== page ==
Tuesday, February 21, 2012

Between micro and macro

It's embarrassing when someone uses a word that I should have, should definitely have, known, but that draws a blank. Snail caught me with the word, "meiofauna". She wrote, "If you can find a good guide to meiofauna, ..." The "fauna" part was easy, but, "meio-"? I had to look it up.

This is how Wikipedia describes them:
Meiofauna are small benthic invertebrates that live in both marine and fresh water environments. The term Meiofauna loosely defines a group of organisms by their size, larger than microfauna but smaller than macrofauna, rather than a taxonomic grouping. One environment for meiofauna is between grains of damp sand (see Mystacocarida).
In practice these are metazoan animals that can pass unharmed through a 0.5 – 1 mm mesh but will be retained by a 30 – 45 μm mesh, but the exact dimensions will vary from researcher to researcher. Whether an organism passes through a 1 mm mesh also depends upon whether it is alive or dead.

And I always have to look up micrometres (μm), too. Was that 100 times, or 1,000? A millimetre (mm) is 1000 micrometres (μm). So a member of the meiofauna is from 45 μm to 500 μm long. Quite a range.

With that out of the way, I Googled "meiofauna" and found a few - too few - pages. I'll have to continue the search, but already I'm fascinated.

Some of my meiofauna. Taken by removing the eyepiece from the phase microscope and pointing the camera down the tube.
The marine meiofauna, defined as animals of microscopic size living in marine sediments, is one the earth’s richest and most diverse community extending from the shore to the deep sea. The marine meiofauna still contains numerous undescribed species and higher taxa. Special morphological adaptations evolved, especially in meiofauna living in the intertidal zone which is under a strong abiotic regime. Certain higher taxa evolved exclusively in the marine interstitial system. Evolutionary constraints caused elaborated life-cycles, migration patterns, special reproductive behaviours and structural adaptations. The interstitial system is also habitat for larvae and juveniles of certain macrofaunal species.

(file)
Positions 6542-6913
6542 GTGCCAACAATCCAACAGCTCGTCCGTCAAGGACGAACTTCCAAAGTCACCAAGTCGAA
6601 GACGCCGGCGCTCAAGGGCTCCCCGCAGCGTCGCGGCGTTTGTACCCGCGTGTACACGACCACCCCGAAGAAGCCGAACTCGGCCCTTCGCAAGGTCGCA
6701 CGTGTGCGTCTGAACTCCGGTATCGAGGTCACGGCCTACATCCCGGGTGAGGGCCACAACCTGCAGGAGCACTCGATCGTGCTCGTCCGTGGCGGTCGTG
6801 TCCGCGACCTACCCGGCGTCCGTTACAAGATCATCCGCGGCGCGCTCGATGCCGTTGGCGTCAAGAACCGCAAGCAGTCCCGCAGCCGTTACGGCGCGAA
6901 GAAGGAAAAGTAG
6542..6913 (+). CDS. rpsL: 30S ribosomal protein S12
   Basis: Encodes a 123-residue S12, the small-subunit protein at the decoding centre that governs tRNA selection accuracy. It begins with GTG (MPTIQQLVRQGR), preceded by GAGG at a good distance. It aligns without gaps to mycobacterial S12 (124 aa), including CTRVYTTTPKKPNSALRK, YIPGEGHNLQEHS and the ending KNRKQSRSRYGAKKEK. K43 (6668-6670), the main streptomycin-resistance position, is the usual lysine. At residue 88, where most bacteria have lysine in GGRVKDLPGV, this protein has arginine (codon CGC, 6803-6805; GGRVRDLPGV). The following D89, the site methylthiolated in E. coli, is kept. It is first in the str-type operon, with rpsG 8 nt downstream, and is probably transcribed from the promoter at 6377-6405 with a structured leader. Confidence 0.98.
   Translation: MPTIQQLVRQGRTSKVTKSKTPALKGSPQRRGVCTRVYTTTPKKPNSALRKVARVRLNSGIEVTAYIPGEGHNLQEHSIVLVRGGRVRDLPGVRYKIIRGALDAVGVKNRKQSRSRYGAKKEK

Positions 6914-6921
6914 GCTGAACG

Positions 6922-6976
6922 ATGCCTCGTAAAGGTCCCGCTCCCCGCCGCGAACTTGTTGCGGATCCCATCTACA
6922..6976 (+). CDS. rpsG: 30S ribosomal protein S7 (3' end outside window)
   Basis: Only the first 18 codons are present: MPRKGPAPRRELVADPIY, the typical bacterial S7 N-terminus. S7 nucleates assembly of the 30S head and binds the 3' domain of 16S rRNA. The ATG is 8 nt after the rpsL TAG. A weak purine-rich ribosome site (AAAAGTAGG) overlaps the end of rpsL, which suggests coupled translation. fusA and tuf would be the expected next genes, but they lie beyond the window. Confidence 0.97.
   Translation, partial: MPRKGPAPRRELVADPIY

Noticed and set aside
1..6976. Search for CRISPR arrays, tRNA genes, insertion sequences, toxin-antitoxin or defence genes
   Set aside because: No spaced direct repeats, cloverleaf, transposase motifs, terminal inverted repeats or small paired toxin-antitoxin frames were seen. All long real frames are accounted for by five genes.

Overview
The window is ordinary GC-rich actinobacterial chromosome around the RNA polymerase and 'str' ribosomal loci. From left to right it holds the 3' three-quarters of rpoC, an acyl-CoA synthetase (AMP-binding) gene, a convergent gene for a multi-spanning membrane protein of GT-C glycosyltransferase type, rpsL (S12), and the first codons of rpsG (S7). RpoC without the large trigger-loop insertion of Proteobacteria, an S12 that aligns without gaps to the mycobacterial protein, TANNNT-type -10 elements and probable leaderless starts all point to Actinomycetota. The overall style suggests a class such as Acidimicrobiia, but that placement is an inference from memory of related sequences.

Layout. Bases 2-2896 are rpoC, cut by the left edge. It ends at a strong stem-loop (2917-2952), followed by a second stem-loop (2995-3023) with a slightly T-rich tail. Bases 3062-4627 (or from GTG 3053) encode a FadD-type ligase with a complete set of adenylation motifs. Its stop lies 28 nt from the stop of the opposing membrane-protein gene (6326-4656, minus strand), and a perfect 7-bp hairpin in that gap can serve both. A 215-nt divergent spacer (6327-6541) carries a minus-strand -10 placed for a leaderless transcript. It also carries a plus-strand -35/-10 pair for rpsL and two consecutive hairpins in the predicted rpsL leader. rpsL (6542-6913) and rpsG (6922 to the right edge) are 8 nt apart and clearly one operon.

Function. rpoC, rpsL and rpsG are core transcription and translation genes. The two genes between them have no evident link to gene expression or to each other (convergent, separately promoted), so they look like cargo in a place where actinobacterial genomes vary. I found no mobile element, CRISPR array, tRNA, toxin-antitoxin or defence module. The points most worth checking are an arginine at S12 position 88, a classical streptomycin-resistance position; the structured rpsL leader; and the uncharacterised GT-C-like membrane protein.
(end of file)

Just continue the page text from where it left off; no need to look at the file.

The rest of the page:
From Marbef.org (Marine Biodiversity and Ecosystem Functioning)

The majority of these organisms live in the top inch of the sand or mud. I sampled the top half inch. With Snail's help, I have more or less identified diatoms, (like those in the photo above, and more), ostracods (the jittery #8 from Sunday's post), hydroids, copepods, and worms. Hundreds of worms.
Most contaminants reside in sediments, and meiofauna are intimately associated with sediments over their entire life-cycle, thus they are increasingly being used as pollution sentinels. Because meiofauna have short lifecycles, the effects of a contaminant on the entire life-history can be assessed within a relatively short time. (Marbef)

Nematodes (worms) are relatively insensitive to man-made pollutants. I found in my samples several small, fat worms, a few polychaetes, identifiable by their red colour and their hysterical swimming style, and hundreds of long, sleek worms, from almost invisible at high magnification, to monsters a millimetre long or more. 

Mostly diatoms in various sizes and stages, probably a hydroid, and something making a chain. Taken with the low-power lens.

And while I was watching the diatoms, a worm snaked by, knocking away the sand grains in his path . This is his mid-section. At bottom left, one of the critters I was looking at.